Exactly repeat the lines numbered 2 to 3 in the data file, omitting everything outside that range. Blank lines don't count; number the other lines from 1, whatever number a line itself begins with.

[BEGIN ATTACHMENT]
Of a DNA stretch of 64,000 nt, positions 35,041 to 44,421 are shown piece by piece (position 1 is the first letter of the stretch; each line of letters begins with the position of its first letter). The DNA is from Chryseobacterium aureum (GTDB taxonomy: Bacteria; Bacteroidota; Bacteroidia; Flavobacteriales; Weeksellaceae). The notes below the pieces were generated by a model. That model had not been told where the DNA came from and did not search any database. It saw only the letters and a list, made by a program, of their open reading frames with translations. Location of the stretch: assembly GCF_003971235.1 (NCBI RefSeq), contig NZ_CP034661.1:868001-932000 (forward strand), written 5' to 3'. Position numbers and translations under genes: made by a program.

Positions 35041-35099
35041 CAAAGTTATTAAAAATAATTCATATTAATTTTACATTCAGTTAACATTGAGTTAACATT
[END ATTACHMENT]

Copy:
Positions 35041-35099
35041 CAAAGTTATTAAAAATAATTCATATTAATTTTACATTCAGTTAACATTGAGTTAACATT